On the 13th of May, 2008, 19-year-old Brandon Swanson was having a night out with some friends in Lynd, Minnesota, to celebrate completing his first year at Minnesota West Community and Technical College.
Between 10:30pm and 11:00pm, Brandon left the celebrations and drove to a friends house in Canby to say goodbye to another classmate. His friends say that Brandon was not drunk when he left the celebrations.
At the friend’s house in Canby, witnesses say that he had a shot of whisky, but did not appear to be drunk and seemed fine. He left the party sometime after 12:00am to return to his home in Marshall.
Brandon was driving on Highway 68, which is a direct route from Canby to Marshall. It takes around 30 minutes to drive that distance.
At 1:15am, Brandon crashed into a ditch near a gravel road. He tried to call his friends for help, but no one answered.
At 1:54am, Brandon managed to get in contact with his parents, Brain and Annette Swanson. He described the situation to them and told them that he needed a lift. Brandon told his parents he was between Marshall and Lynd, and that he hadn’t sustained any injuries from the incident.
Brandon’s parents drove to the location Brandon gave them to pick him up – but he was not there. Annette called Brandon, and they both agreed to flash their lights at each other to see where they were. Annette could hear Brandon flashing his lights over the phone, and at some point, she said: “We’re flashing our lights! We’re flashing our lights!”. Brandon responded to this by saying: “Don’t you see me?”
Becoming frustrated that they couldn’t see each other, Brandon told his mother he could see Lynd town lights and that he was going to start walking towards the town. Brandon explained that he was going to cut across fields so that he would get there quicker, and stayed on the phone with his parents the whole time.
On his journey, he walked across gravel roads, saw two fence lines and heard running water.
At around 47 minutes, the call disconnected after Brandon yelled “Oh, Shit–!”. Brian, Brandon’s father, said that it sounded like he had tripped and fallen over.
Many attempts were made to try and reach Brandon’s mobile phone, but it just kept ringing before going to voicemail.
At 6:30am the next morning, Brandon’s parents reported him missing. The police dismissed the claim to start with and even told Brandon’s parents that it was his “right” to go missing and that it wasn’t unusual for young men to fall off the grid for a few hours.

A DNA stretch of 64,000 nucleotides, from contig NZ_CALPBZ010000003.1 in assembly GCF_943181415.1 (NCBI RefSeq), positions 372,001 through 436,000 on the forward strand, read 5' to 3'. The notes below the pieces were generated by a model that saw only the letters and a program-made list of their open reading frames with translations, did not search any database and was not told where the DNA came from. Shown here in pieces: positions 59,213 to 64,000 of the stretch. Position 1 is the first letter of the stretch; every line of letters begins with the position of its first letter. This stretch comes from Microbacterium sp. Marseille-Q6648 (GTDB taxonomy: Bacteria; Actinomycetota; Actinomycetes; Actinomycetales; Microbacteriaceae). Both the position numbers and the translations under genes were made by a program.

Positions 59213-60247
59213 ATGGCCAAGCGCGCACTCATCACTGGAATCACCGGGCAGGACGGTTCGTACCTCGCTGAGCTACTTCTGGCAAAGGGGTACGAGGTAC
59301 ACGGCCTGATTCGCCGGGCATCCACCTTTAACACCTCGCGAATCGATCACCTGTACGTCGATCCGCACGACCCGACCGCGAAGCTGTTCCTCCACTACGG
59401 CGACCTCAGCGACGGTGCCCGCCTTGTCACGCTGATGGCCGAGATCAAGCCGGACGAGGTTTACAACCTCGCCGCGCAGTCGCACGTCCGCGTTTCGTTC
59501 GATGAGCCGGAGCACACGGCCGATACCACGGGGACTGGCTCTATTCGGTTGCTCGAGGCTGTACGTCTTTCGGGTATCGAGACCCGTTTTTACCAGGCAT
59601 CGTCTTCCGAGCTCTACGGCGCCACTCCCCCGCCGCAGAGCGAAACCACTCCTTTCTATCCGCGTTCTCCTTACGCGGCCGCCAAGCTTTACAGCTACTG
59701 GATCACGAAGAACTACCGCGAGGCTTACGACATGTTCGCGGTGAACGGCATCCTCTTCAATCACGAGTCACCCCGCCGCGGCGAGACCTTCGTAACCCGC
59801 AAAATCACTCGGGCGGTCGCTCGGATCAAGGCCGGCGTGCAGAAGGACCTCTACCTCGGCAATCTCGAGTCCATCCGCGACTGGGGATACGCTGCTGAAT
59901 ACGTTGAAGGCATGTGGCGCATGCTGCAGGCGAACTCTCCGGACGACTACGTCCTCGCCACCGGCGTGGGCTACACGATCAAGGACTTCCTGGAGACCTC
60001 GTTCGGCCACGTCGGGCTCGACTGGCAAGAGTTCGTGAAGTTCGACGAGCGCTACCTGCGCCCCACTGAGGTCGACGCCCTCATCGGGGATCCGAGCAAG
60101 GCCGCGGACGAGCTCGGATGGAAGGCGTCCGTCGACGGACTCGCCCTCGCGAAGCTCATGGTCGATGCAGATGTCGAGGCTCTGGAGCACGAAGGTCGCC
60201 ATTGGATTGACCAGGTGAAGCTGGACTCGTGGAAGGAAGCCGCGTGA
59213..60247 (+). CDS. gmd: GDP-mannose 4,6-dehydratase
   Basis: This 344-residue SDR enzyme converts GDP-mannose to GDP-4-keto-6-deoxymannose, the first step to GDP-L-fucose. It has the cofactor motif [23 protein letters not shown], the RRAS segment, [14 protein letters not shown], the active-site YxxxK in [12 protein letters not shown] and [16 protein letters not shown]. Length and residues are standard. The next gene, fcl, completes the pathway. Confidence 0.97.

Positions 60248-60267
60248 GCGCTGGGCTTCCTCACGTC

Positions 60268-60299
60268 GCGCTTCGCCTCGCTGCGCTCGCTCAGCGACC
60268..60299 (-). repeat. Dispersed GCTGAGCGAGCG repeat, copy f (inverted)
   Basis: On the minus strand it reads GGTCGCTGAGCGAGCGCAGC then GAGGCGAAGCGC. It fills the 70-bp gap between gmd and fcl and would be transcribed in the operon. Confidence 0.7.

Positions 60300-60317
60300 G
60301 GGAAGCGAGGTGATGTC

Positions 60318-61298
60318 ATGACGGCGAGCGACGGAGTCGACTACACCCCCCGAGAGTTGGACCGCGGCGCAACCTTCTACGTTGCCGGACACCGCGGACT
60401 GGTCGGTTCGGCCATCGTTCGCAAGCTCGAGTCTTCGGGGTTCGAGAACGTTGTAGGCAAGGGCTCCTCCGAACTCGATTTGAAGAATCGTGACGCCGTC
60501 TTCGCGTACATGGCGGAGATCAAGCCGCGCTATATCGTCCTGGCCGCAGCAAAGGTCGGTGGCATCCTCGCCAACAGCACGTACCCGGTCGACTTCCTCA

Later that day, phone records showed that Brandon had been calling his parents from near Porter, not Lynd. His car was found about a mile and a half from Taunton. Brandon’s car had no physical damage to it, and inside of the car there was no evidence to suggest that Brandon was hurt or injured.
Over the following months, police and volunteers alike searched the 122-mile radius with walkers, boats, dogs and land vehicles in hopes of finding Brandon. The Yellow Medicine River, along with all the other bodies of water around the area where Brandon went missing, were searched thoroughly.
Despite these extensive searches, no trace of Brandon has ever been found.
Authorities, along with many people, believe that Brandon died that night and his remains are somewhere within the 122-mile radius where he was walking. However, since no evidence of this has ever been found, Brandon is still considered a missing person.
Whilst this case doesn’t have a happy ending, Brandon’s parents managed to get Brandon’s Law passed. This law means that law enforcement must take immediate action to file missing persons report if someone is reported missing under dangerous circumstances no matter their age. Law enforcement must then do a preliminary investigation to conclude whether the person is missing, if they are endangered, and notify all other law enforcement agencies about the situation.
Unsolved, Missing, True Crime, Minnesota, USA, Missing Adult, Mystery